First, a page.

A few chapters in, R’s somber thoughts made me ponder: wouldn’t it be lovely to be a zombie, alive yet dead (and still human, he would defend), void o...moreA few chapters in, R’s somber thoughts made me ponder: wouldn’t it be lovely to be a zombie, alive yet dead (and still human, he would defend), void of all your past misgivings, wrongdoings, mistakes, and free from the shackles of emotional misfortune? Suddenly, the prospect of getting infected with zombie-induced amnesia seems like a miracle drug you can take to start over on a blank slate (literally, you won’t even remember your own name). But, not remembering your past doesn’t excuse you for being a murderer in the present. This is the ongoing dilemma we share with R as we delve into his thoughts, hopes, and trepidations.
You know those students who highlight entire pages of a textbook? That is how I felt about the first half of Warm Bodies. R’s prose besought sympathy to a point where I found myself (gasp!) forgiving him of killing people in order to feel more “alive” and prolong his macabre existence. After he meets Julie, his silent world is shaken, causing a contagious effect among the “Dead” and the “Living” who question this odd pairing. Even though this is a zombie story, it compels us to appreciate being human. R’s aching desire to express himself causes a paradigm shift about zombies. Ultimately, an eternal waking stupor is not what we want. Reject the amnesiac miracle drug. We want to be the “Living,” remember the past, and embrace our misgivings as medals collected throughout life.
Unfortunately, the book slowly loses steam in the last few chapters (I found myself in that state of when will this end?). But for the most part, it is beautifully written, funny, and poignant. The film adaptation is set to be released in February 2013 and I can’t help but dread it. R’s personal soliloquies are elegantly thought aloud for us to read, a depth I don’t see being projected successfully on the big screens without the aid of awkward thought bubbles popping up out of his head (insert ellipsis here). Regardless, I look forward to seeing how R’s delightfully dreadful predicament plays out in the movie (and I pray that it won’t be tainted into a zombie version of Twilight! But alas, the comparisons are unavoidable.)(less)
Despite its outlandish title, Abraham Lincoln: Vampire Hunter is a surprisingly entertaining—and very factual—biography of our 16th President. This bo...moreDespite its outlandish title, Abraham Lincoln: Vampire Hunter is a surprisingly entertaining—and very factual—biography of our 16th President. This book trumps any lackluster history class, repetitive textbook, or monotonous History Channel documentary. Seth Grahame-Smith has taken a pivotal time in US history that our generation has long forgotten, buried under a century of dust, and elevated it in a way that reminds us of three unjust things: slavery still exists, wars are inexorable, and vampires are real.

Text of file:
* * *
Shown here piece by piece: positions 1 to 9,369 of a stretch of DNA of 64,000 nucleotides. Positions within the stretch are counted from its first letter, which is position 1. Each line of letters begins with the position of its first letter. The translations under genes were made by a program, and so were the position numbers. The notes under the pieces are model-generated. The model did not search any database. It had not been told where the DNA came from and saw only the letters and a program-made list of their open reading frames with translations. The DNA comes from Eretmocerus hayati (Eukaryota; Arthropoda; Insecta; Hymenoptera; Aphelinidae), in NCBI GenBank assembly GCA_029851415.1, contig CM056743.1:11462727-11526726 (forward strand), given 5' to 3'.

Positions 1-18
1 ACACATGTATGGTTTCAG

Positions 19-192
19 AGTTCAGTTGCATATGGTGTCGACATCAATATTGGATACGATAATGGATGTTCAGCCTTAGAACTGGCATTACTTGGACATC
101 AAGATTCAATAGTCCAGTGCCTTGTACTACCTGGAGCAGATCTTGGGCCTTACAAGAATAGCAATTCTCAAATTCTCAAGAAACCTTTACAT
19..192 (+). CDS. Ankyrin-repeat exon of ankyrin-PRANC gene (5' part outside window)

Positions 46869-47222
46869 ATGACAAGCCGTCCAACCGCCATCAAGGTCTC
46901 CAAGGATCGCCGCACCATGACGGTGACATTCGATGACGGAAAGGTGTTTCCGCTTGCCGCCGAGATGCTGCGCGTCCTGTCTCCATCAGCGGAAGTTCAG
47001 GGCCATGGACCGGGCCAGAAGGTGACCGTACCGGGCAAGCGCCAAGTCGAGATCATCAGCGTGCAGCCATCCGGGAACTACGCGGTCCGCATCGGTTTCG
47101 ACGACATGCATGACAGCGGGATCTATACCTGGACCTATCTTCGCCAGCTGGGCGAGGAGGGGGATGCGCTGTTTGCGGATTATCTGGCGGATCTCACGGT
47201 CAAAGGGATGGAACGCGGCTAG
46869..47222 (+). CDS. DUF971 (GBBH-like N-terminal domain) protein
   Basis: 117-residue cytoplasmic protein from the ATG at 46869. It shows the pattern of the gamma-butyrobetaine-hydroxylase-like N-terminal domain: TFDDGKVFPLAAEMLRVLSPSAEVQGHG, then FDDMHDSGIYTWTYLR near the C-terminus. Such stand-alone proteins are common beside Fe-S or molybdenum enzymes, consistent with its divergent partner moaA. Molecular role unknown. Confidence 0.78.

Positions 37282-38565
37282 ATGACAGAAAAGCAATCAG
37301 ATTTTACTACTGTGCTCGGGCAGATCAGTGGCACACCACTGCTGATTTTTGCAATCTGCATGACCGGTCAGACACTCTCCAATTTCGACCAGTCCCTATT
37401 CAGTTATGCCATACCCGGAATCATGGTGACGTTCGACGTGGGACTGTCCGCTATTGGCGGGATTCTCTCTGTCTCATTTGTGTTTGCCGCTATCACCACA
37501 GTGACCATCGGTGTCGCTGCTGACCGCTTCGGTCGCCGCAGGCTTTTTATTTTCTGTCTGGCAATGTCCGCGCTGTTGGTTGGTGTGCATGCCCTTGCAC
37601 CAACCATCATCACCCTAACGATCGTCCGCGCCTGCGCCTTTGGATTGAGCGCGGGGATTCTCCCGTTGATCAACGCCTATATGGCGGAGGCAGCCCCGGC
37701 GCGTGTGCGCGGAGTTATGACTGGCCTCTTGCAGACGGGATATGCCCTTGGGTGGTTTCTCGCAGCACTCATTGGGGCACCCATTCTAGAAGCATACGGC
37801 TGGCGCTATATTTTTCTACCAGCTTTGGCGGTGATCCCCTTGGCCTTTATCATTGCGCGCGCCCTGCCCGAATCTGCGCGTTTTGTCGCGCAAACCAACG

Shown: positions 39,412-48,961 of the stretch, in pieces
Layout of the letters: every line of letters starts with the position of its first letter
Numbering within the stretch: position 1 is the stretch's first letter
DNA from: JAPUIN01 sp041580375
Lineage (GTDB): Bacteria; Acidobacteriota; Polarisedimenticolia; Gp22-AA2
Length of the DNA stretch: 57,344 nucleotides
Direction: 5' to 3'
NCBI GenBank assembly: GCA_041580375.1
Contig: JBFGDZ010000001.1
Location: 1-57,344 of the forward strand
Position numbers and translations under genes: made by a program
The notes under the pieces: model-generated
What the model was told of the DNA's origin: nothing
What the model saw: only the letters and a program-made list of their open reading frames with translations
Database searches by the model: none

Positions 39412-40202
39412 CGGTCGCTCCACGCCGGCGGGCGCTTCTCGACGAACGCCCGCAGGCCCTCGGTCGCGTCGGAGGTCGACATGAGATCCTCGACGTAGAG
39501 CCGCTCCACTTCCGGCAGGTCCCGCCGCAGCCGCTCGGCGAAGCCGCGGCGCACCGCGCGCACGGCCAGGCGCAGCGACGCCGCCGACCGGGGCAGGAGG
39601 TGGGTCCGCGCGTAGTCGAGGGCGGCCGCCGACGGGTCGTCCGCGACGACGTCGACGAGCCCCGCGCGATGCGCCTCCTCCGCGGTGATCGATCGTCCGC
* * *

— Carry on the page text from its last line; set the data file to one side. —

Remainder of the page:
OK, maybe the latter is more wishful thinking than reality. But, the book is very convincing at cleverly tying actual events with a fictional secret nuisance that haunted Abe until his death and beyond: his powerlessness to escape those black-eyed, undead “false gods”. Despite most of the facts being loosely manipulated to the whims of Grahame-Smith, the book accomplishes highlighting key events and major players in Abe’s life without becoming mundane. (Who knew Abe and Edgar Allen Poe were buddies?)
Like many newcomers to this genre, my interest piqued after I heard about the film adaptation a few months ago. The movie trailer seems very fast paced and action packed—typical Hollywood bait—which is slightly different from what the book offers. The book slowly wavers between dismal circumstances in Abe’s life and violent, brutally gut wrenching scenes (that are very well written). Abe’s gradual maturity is well paced with the perpetual suspense that a looming dark terror could emerge from any corner. There is also insight from the perspective of vampires, showing both sides of the war on mortality.
The photoshopped images peppered throughout the book are intriguing and sometimes comical, I quite enjoyed them (though I know many reviewers don’t). Now, I yearn for more entertaining mashups that successfully reiterate history in a way I can easily absorb. Thank you Seth Grahame-Smith for giving me the opportunity to appreciate Abraham’s story.(less)